25 April 2011

Post 375: The Cellar

The Cellar by A.J. Whitten. ISBN: 9780547232539 (eGalley - publishes: May 2, 2011).

So, I love zombies, but not like that.

I do appreciate that the zombie wasn't automatically made sexy, but instead used glamour (magical Haitian zombie is magical). Because rotting flesh is not typically appealing.

So why zombies? Why do I like them, why do so many other people like them?

For me, there is no monster that so accurately depicts something that humankind is afraid of. We are all afraid of death in some form or another. We are afraid of growing old, we are afraid of not growing old, we are afraid of what will happen to us when we're gone, and nothing could be more terrifying (at least to me) than finding out that not only is there a life after death, but that it involves me uncontrollably eating people until I rot away. The only saving grace behind this fate is the idea that my brain/soul/cognizance goes away and the only thing left is my animated corpse.

However, an ambulatory corpse is no picnic for the living either. We have a set order to things in our mind. People who die stay in the ground and get eaten by the things that eat things in the ground that have died. They're not supposed to become eaters themselves. And what's frightening is that there doesn't seem to be a reason for them to eat in most cases. If they don't eat to sustain themselves that puts them doubly out of the natural life cycle (both of staying down when dead and eating when hungry).

Ultimately, this is the real appeal of monsters, any monster, to me. When you strip away the flesh, what you get is probably the best representation of what we are actually afraid of. Zombies=death, werewolves=animal nature of humans, vampires=lust (for blood and sex), Frankenstein=what man can/will do with science. The fact that we can give these fears literary form in order to defeat them is possibly the great invention of mankind. By doing so we not only put our fears to rest, but actually create something in the process. These stories may not completely allay our fears, but they do give us a sense of control over them and how we deal with them in our daily lives.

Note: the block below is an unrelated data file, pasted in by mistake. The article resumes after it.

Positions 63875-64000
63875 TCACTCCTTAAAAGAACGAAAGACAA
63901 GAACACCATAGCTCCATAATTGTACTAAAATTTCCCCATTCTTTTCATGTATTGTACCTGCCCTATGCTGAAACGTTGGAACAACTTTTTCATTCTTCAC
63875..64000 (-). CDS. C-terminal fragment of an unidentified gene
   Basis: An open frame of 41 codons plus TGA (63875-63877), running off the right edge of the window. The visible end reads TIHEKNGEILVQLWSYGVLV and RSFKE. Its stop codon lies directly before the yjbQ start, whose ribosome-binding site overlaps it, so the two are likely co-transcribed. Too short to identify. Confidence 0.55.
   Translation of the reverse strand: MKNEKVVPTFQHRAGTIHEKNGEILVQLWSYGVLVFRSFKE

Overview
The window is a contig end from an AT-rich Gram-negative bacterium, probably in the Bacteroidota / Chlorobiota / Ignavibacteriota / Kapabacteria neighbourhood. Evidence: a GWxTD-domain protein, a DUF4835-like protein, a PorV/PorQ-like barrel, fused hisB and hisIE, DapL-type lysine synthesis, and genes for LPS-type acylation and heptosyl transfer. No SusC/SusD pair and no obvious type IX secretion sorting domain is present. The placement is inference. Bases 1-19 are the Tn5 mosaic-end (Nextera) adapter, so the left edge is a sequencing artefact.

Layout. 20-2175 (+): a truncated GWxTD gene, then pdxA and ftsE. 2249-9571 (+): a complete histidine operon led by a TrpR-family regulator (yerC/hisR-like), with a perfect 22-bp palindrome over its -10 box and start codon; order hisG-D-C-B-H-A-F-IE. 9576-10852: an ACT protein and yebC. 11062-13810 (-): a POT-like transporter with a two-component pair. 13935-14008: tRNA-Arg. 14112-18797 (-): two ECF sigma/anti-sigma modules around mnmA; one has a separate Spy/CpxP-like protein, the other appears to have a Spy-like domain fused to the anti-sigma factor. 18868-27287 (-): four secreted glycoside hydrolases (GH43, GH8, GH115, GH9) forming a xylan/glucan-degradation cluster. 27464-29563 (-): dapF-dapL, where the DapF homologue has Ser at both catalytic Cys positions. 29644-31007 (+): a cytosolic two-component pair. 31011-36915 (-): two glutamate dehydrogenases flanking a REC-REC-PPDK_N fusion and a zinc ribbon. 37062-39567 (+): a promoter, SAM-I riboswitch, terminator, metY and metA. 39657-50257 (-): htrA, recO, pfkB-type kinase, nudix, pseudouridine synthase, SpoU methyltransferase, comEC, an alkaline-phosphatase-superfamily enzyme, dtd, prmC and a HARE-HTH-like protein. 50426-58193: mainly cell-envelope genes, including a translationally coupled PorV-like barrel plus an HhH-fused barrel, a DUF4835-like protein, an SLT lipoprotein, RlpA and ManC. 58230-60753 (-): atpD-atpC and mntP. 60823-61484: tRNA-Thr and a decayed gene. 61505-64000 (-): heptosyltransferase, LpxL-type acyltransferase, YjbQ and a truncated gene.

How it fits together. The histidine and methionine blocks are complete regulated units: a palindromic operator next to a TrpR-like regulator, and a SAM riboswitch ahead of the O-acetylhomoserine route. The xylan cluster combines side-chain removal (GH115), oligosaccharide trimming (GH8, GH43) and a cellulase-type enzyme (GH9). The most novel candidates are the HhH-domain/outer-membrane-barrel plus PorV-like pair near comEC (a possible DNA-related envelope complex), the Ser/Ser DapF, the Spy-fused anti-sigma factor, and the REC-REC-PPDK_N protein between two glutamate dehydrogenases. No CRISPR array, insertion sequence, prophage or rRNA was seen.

Just whatever you do, don't fall in love with the monster. You might find yourself living with fear.

My review can be found at Goodreads.
LibsNote: Review copy provided by the publisher via NetGalley.


  1. This is exactly why it was so crushing when Buffy's mom died! Because she spent her whole life fighting fear and mortality in the form of demons, and then a very formless, non-corporeal, human cancer just sneaks in and takes her mom down, and there's nothing she can swing her fists at. Tragically beautiful (in a story-telling sense)!

    Sorry, I just re-watched that episode a couple days ago. :)

  2. (I guess it's corporeal in the sense that it is some sort of cellular malignancy, but not in the sense that Buffy can punch it. Or stake it, as it were.)

  3. Oh god, that would be a terrible way to perform surgery. "Hi, my name is Buffy, and I'm going to punch the crap out of your cancer."

  4. Hm, think Joss will give me the rights to allow me to write the script, or think I'll have to come up with a loosely based character? I like the idea of calling her Judy and Punch(ing Cancer).


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